Coneflowers and Cultivated Cousins

Coneflowers (Echinacea purpura) are common in flowerbeds and public spaces in this region. People find that the perennial Echinacea grows well yearly, has few diseases or pests, and requires modest maintenance once established. 

As the coneflower is native here, its appearance is authentic with other successfully growing plants on the Northern Plains. 

Like other native plants, Echinacea is a part of the food web and attracts pollinators. Here are native coneflowers meeting the sun on a cool morning ahead of the day’s insects.

Native plants have detractors too. Open-pollinated plants can spread unwanted seeds in other parts of the yard. Diversity of flower color and size, leaf color, and size of the plant are reasons plant breeders develop new cultivars of the native plant for gardeners. This ‘Pow Wow’ Echinacea is an example.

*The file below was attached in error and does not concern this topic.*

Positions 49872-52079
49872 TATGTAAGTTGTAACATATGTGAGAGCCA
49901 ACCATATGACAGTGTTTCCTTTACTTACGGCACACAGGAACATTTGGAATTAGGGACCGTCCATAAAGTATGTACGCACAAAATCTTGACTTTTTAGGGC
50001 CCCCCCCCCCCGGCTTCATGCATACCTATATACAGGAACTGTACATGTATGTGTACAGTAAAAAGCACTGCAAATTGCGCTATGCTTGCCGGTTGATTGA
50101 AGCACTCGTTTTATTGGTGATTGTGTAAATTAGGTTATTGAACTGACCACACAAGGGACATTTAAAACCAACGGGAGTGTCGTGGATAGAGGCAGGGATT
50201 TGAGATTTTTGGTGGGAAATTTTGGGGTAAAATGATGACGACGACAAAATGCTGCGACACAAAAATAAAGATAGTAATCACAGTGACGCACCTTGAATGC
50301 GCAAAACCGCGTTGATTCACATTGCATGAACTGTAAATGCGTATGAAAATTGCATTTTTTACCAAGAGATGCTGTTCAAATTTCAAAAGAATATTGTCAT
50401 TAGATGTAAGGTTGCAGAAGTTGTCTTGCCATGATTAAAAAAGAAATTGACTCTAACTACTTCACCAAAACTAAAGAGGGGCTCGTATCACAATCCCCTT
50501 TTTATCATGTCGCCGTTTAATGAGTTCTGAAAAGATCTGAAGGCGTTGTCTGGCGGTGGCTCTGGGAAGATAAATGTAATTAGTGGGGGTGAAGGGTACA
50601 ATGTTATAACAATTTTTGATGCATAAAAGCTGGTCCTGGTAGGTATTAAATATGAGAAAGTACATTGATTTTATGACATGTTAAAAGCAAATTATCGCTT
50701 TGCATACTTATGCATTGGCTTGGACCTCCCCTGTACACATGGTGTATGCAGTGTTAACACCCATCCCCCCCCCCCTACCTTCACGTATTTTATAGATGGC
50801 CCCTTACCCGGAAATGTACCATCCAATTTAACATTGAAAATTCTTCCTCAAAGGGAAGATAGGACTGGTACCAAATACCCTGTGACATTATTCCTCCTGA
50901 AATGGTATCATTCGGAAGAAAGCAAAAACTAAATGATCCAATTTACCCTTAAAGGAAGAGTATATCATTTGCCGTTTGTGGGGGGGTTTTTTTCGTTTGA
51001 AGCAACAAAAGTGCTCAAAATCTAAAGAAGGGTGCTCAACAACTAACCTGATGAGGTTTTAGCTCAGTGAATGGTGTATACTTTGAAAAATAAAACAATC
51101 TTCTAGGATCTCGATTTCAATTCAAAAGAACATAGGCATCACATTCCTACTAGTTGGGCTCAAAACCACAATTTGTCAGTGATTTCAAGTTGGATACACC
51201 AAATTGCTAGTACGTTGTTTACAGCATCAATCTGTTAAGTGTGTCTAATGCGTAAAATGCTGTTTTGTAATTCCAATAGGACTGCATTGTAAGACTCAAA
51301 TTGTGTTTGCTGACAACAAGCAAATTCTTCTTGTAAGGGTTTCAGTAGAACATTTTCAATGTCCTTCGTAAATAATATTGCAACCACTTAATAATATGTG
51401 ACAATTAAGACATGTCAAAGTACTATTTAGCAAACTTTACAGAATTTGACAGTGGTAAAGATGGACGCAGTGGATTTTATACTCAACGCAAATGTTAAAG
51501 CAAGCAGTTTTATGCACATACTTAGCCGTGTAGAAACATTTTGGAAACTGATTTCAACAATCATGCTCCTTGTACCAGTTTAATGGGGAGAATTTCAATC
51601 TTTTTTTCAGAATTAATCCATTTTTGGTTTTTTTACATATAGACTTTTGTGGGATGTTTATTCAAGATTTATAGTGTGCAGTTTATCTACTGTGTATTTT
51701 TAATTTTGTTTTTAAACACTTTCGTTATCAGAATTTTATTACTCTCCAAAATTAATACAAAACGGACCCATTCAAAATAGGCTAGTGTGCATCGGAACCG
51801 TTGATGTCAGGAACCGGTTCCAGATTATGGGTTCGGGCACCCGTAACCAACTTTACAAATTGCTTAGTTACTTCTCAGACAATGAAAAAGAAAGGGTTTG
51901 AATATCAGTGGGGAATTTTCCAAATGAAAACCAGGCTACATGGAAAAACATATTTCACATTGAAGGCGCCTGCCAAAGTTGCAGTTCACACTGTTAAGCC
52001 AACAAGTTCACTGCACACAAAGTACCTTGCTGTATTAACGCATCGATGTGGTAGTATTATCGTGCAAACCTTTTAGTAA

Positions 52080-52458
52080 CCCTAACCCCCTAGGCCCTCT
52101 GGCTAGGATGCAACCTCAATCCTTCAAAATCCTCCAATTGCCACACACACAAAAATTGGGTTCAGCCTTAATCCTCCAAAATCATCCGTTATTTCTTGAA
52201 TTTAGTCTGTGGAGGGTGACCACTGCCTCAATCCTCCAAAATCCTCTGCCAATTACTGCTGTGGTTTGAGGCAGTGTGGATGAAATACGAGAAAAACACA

The vibrant hue draws the eye when pairing the ‘Pow Wow’ coneflower with other plants of similar flower color. Joe Pye weed grows well in this bed and the herbaceous perennial re-grows each spring as a backdrop to these cone flowers. The coneflowers can be grown from seed and transplanted.

White Echinacea cultivars fit well with other flowerbed colors. The white flower color attracts bees and other pollinators so that they may visit these plants.

Cultivars provide more diversity for a plant like the hardy coneflower. Unfortunately, when plant breeders develop a cultivar, a trait of the native plant is sometimes lost and not discovered for years. Some botanical gardens like Mount Cuba Center in Delaware study pollinators and native plants in their ecoregion and the concerns about cultivars. An article in the July/August 2022 Horticulture magazine discusses these issues. 

On a summer day, we enjoy the coneflower diversity. Thank you for visiting our weekly Plant Exchange Blog. 

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